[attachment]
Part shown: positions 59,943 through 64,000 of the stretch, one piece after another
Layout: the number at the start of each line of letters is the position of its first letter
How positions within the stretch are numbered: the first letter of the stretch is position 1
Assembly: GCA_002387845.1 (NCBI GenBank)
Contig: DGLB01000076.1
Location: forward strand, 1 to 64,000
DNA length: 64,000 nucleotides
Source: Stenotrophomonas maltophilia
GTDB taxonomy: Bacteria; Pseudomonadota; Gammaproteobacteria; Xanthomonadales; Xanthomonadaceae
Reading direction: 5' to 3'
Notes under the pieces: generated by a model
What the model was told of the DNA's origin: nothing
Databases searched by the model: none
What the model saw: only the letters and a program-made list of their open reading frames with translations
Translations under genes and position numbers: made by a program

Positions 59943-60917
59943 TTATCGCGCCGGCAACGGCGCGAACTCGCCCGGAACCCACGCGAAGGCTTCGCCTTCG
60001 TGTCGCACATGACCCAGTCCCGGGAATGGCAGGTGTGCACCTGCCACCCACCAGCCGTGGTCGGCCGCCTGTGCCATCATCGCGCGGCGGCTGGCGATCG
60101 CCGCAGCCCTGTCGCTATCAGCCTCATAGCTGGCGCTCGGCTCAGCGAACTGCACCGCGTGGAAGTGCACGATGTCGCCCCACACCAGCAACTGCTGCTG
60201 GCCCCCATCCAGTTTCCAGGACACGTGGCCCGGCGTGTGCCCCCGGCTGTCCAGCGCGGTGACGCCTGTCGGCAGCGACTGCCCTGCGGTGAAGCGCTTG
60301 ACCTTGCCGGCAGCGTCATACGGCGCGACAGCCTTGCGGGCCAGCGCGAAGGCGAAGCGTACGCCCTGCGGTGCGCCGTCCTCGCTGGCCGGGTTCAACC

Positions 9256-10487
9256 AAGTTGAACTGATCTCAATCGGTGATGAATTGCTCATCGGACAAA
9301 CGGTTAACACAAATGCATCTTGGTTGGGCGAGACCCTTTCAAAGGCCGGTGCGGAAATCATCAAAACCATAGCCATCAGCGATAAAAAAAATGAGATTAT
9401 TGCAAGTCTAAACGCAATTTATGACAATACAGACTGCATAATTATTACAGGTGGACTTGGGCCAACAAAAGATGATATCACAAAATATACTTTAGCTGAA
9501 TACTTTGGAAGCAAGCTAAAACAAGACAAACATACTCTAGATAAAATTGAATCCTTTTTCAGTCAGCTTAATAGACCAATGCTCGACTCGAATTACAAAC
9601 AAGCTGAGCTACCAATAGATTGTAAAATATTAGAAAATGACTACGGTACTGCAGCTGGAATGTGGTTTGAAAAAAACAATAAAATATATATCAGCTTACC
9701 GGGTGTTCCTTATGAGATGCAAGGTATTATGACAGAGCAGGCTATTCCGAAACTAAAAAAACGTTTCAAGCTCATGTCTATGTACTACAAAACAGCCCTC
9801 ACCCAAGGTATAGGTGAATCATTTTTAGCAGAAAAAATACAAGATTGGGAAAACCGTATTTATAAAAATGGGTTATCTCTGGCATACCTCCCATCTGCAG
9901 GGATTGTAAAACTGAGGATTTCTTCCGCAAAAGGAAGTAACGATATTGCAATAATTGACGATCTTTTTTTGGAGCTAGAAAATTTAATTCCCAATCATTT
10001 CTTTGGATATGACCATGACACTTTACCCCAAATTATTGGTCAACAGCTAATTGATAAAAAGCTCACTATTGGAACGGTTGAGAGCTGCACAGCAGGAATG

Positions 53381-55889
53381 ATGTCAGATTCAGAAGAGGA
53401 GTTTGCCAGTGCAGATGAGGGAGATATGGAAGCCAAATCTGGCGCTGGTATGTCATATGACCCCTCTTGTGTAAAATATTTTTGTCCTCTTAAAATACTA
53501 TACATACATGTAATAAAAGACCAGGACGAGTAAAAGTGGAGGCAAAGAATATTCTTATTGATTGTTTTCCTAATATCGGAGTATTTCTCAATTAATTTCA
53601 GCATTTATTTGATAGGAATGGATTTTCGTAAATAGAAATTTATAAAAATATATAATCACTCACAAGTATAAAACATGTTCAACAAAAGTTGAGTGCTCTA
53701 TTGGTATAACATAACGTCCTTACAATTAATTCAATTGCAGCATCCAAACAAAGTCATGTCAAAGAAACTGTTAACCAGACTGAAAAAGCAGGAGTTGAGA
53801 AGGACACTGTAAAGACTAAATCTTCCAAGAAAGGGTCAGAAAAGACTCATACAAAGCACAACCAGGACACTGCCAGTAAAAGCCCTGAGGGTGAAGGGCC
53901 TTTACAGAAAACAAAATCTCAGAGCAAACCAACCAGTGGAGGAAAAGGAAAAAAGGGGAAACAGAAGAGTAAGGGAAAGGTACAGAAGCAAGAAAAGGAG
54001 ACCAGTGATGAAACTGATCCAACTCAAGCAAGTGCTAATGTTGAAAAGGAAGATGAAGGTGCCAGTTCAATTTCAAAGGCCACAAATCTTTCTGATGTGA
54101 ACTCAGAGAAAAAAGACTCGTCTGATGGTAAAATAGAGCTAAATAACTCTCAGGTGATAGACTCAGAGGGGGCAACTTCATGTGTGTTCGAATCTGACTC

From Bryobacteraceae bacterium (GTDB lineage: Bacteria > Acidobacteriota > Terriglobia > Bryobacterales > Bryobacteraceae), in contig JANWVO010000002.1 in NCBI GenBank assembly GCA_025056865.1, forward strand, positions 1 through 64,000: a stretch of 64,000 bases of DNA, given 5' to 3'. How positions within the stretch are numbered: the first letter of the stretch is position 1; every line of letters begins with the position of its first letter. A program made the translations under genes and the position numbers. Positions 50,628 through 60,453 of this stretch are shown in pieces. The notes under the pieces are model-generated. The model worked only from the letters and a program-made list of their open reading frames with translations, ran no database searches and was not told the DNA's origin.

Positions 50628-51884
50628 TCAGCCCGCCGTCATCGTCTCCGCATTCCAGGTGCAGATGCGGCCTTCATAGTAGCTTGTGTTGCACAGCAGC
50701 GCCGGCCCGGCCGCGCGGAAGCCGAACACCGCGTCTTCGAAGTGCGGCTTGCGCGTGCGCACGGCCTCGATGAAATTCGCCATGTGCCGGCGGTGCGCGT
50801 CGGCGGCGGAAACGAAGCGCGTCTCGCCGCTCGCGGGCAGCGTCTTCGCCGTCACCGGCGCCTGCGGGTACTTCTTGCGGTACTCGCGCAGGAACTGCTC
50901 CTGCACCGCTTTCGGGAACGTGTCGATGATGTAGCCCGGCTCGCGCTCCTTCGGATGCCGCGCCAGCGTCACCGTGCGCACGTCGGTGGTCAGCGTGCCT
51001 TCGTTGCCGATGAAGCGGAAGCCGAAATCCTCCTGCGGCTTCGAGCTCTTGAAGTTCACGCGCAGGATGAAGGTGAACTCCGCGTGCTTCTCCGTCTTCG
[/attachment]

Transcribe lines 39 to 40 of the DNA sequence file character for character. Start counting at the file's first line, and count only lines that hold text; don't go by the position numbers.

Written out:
53901 TTTACAGAAAACAAAATCTCAGAGCAAACCAACCAGTGGAGGAAAAGGAAAAAAGGGGAAACAGAAGAGTAAGGGAAAGGTACAGAAGCAAGAAAAGGAG
54001 ACCAGTGATGAAACTGATCCAACTCAAGCAAGTGCTAATGTTGAAAAGGAAGATGAAGGTGCCAGTTCAATTTCAAAGGCCACAAATCTTTCTGATGTGA